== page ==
Benefits and drawbacks of charismatic leadership | Sunday Observer

Benefits and drawbacks of charismatic leadership

15 May, 2022

To achieve success and sustain a great corporate culture, executives employ a variety of leadership styles. Things are going to change in our fast-paced business environment, and leadership skills are no exception. With their extremely impactful personalities, good leaders play a critical role in inspiring an organisation’s success and encouraging individuals.

The charismatic leadership style is one of the many different forms of leadership. It is aimed at inspiring individuals and persuading them to do their best work. It aids employees in improving their communication skills, increasing productivity, increasing performance, and fostering opportunities for team bonding. They make others around them feel optimistic, safe, and secure in whatever tasks they are undertaking. 

Communication skills

Charismatic management or leadership is a type of professional management approach based on excellent communication skills, persuasiveness, and perhaps even a little charm to assist them to get the most out of everyone who works with them. They tend to be passionate, have charisma, and have strong convictions with a deep connection to the work that they’re doing — which, in turn, inspires the same conviction in others.

Because of charismatic leaders’ intense commitment to their work, they tend to evoke strong emotions from their followers and teams. This encourages devotion, action, and strong problem-solving skills.

Leaders rely on and follow various types of leadership principles, yet most successful leaders adopt situational leadership methods depending on circumstances. However, although some analysts say that charisma is a trap, some leaders take the concept to the next level. They use their personal charm and appeal to connect with their subordinates. This leadership behaviour can provide enhanced motivation and encouragement to the employees.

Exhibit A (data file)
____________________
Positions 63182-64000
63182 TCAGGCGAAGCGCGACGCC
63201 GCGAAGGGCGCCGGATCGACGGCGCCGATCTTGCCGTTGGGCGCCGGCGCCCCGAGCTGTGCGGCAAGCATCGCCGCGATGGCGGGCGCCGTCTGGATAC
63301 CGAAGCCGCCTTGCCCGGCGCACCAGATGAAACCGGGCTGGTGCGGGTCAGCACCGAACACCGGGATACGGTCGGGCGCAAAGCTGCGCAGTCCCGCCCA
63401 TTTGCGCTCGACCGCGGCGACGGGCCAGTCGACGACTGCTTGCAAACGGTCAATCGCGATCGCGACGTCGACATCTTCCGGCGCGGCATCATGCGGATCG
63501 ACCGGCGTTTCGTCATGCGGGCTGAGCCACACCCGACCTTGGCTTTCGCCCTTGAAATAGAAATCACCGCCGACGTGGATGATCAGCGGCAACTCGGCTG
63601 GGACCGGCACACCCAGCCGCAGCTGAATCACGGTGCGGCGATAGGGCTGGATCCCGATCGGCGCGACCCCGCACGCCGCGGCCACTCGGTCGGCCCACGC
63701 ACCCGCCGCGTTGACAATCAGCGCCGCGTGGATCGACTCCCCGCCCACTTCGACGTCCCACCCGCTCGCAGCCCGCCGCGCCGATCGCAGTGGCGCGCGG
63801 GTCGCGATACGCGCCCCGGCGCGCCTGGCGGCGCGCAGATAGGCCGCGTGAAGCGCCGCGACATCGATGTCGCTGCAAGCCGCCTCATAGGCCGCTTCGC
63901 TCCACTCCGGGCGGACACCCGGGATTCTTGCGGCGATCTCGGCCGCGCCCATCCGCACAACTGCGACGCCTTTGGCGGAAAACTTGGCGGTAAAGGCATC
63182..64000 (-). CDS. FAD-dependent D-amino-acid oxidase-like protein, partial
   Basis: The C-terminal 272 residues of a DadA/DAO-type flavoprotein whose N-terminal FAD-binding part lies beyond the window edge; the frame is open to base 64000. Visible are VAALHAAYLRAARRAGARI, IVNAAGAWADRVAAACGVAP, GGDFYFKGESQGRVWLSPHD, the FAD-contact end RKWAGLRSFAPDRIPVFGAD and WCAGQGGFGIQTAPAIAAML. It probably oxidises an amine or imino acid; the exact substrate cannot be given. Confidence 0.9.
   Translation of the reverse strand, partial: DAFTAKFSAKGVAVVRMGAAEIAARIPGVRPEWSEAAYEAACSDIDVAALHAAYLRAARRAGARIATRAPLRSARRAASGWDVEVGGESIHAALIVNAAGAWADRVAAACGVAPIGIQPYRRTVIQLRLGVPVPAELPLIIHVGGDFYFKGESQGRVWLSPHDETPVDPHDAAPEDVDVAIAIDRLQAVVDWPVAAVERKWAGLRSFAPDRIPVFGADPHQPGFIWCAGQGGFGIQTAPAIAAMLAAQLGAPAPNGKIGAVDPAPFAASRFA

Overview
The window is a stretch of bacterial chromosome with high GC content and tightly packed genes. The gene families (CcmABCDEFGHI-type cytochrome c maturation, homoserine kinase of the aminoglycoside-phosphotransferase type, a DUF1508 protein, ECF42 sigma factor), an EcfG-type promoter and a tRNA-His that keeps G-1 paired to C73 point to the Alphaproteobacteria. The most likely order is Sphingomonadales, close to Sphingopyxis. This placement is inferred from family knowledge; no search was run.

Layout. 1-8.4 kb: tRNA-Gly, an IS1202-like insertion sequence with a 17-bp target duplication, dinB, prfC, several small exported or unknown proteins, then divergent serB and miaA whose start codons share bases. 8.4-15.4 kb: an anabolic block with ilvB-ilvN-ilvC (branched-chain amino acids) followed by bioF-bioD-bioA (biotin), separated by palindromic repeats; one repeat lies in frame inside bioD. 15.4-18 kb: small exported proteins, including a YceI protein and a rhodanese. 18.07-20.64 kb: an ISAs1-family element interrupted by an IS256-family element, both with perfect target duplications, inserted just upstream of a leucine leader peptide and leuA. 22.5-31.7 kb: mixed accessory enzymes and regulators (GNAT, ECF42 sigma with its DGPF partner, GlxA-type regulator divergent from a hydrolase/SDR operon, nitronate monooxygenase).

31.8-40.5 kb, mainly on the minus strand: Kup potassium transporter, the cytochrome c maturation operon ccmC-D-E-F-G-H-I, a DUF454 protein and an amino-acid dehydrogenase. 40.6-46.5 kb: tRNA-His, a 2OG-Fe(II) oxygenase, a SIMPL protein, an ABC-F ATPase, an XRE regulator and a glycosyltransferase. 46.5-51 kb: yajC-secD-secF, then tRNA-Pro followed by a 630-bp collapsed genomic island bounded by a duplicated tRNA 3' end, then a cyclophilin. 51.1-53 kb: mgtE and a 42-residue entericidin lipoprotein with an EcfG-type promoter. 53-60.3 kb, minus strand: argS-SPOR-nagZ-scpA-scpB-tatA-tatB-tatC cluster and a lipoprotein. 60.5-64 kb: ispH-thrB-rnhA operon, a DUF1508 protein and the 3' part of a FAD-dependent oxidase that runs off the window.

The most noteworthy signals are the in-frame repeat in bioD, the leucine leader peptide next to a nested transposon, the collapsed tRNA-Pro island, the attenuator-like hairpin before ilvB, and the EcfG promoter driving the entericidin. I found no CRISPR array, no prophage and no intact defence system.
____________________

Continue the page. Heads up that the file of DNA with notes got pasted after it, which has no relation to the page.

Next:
Clear vision

Charismatic leaders have a clear vision of their initiatives. They use their open-ended approach to challenge the traditional status quo. The charismatic approach is largely similar and adaptable to situational leadership. Nevertheless, the scope of charismatic leadership is more exploratory and flexible than other leadership approaches.

By nature, most charismatic leaders are extremely refined communicators. They do not need outsiders to motivate their subordinates. Helping employees in their difficult times, both on and off the job, to stay grounded is their motto. Those who apply this theory ensure that they are good at getting through to the personal difficulties of subordinates and pulling them out of problems by communicating properly.

They communicate with precise, clear, relevant, and understandable language depending on the functional levels of employees. For example, the communication of charismatic leaders with junior-level employees differs from the content and substance when they communicate with senior managers.  

Charismatic leaders always display maturity and character in difficult situations. They usually have strong and powerful personalities. They are not afraid to take challenges head-on and lead their subordinates through such situations successfully. They do not make decisions at face value but explore deeply before leading the employees in any situation that they come across. Charismatic leaders are known to learn from others, consult subordinates on work-related issues, and work on mutual agreements most of the time.

In the leadership topic, humility is not cited as much as some other character qualities. Instead, many people have heard stories about self-centered and arrogant leaders who drive valuable employees to either underperform or leave their employment.